10 Quantum Behavior

In quantum mechanics, particle deviations from the correct track are often examined in beams of photons or electrons. Individual particle deviations in a beam are not synchronized in space or time, so a random pattern of deviation size and direction before correction appears when a beam of very low intensity (individual photons, say) is interrupted by a screen. Some photons hit at minimum deviation, others at any deviation up to a maximum, in a normal distribution. Consequently, in continuous spacetime, particle behavior appears to be inherently random. In QST the randomness arises from the established structure of the spacetime matrix, and in that sense is deterministic rather than random.

The guiding wave correcting particle randomness is seen when a beam of photons is sent through two parallel slits. At low intensities of particle flow, the photons arrive at random positions on a screen beyond the slits, indicating the degree of randomness to be corrected. But as photon arrival continues, they merge into a pattern of standing waves on the screen, indicating guidance by two interacting waves leaving the slits. The source of these identical waves can only be a single guiding wave of the same wavelength, split into two waves by the slits.

In its operation, the guiding wave cancels out particle deviations between two stationary points located close together, indicating that it is steering the particles according to the least-action principle. That is, out of the billions of potential paths, each particle is taken along the one that requires the least expenditure of kinetic and potential energy when these are summed over time.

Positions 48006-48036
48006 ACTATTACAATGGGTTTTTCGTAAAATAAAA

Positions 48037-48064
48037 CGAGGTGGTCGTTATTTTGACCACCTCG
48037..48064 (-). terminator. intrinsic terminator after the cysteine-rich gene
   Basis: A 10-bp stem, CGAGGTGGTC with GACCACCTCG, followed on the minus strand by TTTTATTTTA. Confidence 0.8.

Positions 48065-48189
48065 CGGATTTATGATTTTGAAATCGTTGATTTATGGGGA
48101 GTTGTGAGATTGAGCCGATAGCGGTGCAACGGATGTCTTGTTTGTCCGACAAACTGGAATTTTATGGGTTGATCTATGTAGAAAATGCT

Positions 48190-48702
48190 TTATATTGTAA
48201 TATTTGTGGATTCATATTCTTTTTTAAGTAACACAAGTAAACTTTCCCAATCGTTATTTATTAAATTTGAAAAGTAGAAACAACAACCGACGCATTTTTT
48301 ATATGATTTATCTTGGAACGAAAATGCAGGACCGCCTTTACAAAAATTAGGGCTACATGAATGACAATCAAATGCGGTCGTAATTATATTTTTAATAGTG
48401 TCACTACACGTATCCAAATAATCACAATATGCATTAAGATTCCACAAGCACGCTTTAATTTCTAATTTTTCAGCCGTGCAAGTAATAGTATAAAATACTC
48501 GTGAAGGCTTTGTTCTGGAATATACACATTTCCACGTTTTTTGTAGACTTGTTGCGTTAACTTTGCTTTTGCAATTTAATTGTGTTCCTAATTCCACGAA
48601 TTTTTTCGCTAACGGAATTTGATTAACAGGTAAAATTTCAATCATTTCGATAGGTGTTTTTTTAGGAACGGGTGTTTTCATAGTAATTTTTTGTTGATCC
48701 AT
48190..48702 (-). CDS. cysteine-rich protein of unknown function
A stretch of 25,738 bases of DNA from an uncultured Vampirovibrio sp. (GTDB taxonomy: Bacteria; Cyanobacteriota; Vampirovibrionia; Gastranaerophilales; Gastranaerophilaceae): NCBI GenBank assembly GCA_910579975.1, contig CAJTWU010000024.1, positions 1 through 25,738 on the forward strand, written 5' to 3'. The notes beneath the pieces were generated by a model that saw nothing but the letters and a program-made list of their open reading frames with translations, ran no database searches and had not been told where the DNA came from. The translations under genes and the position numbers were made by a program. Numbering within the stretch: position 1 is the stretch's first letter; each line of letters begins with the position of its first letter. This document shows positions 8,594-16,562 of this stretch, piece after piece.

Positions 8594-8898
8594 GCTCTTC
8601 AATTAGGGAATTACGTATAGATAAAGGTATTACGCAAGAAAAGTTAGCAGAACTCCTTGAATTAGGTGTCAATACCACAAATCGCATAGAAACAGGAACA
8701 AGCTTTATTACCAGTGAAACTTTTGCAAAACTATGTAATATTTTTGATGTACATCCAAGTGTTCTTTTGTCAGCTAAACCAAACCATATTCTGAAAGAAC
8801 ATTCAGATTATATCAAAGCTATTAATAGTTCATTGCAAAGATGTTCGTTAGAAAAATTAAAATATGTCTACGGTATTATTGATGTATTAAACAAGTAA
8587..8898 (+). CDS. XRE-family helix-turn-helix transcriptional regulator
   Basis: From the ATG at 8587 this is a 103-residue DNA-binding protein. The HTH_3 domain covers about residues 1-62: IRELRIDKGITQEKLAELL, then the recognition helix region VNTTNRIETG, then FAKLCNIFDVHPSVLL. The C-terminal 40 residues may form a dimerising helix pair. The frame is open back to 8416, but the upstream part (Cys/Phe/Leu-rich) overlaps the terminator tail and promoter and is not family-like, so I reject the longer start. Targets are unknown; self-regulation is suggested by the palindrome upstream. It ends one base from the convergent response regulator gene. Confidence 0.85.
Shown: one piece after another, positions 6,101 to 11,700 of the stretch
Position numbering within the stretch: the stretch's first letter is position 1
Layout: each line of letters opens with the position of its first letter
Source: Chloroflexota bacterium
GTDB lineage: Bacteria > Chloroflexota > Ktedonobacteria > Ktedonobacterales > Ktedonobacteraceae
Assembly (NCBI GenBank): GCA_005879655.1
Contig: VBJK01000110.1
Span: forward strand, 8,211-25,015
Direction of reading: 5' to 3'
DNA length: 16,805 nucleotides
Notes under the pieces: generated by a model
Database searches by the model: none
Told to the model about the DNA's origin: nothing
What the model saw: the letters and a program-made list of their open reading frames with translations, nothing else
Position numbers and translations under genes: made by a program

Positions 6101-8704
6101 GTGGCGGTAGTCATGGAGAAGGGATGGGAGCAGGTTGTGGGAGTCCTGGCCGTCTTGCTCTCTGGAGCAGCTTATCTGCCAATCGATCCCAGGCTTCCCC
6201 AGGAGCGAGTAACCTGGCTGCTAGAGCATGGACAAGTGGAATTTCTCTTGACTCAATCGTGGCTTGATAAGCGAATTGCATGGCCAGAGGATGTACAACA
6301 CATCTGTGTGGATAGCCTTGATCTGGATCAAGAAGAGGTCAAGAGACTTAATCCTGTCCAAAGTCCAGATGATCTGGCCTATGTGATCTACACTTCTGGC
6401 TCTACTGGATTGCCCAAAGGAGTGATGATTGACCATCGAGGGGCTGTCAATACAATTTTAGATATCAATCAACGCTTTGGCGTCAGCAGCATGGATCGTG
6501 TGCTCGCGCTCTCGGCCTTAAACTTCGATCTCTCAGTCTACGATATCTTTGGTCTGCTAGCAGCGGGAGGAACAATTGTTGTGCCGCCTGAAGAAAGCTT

The guiding wave implements the laws of conservation of linear energy and momentum. It is therefore likely to also be the source of the laws of conservation of angular energy and momentum for particles in rotating systems, in which similar path deviations will occur. In experiments with elementary particles having quantum spin, another property of the interaction between hyperspace and spacetime becomes evident.

While hyperspace gains access to three spacetime dimensions at its interface with spacetime, spacetime gains access to the absence of dimensions in hyperspace. Lacking spacetime dimensions, all hyperspace is at the same location. This provides the basis for particle entanglement.

Gamma ray radiation spontaneously converts into a pair of particles with equal mass moving in opposite directions. Each particle has electrical charge, and linear and angular momentum in the opposite sense to the other. So, no net energy or momentum is added within spacetime, and this balance must be maintained if no energy or momentum is added to the system. In this sense the particles are entangled, bound together by conservation laws. If their balance of mutual energy and momentum is disturbed, it has to be corrected. Quickly.

When this balance is upset by a measurement on one particle that changes its spin, the other particle’s spin instantly undergoes a matching change preserving conservation of angular momentum, no matter how great the particle separation.

Experiments have shown that if at the time of such a change of spin the particle measured at one point on Earth and the second particle is some other point many miles away, the second particle instantaneously reverses its spin. The reversal occurs before information about the first change could have been sent at the speed of light from one point to the other. Spacetime’s access to a hyperspace with no spacetime dimensions makes this instantaneous transmission of state between entangled particles possible. 8/14/2020 6:10 10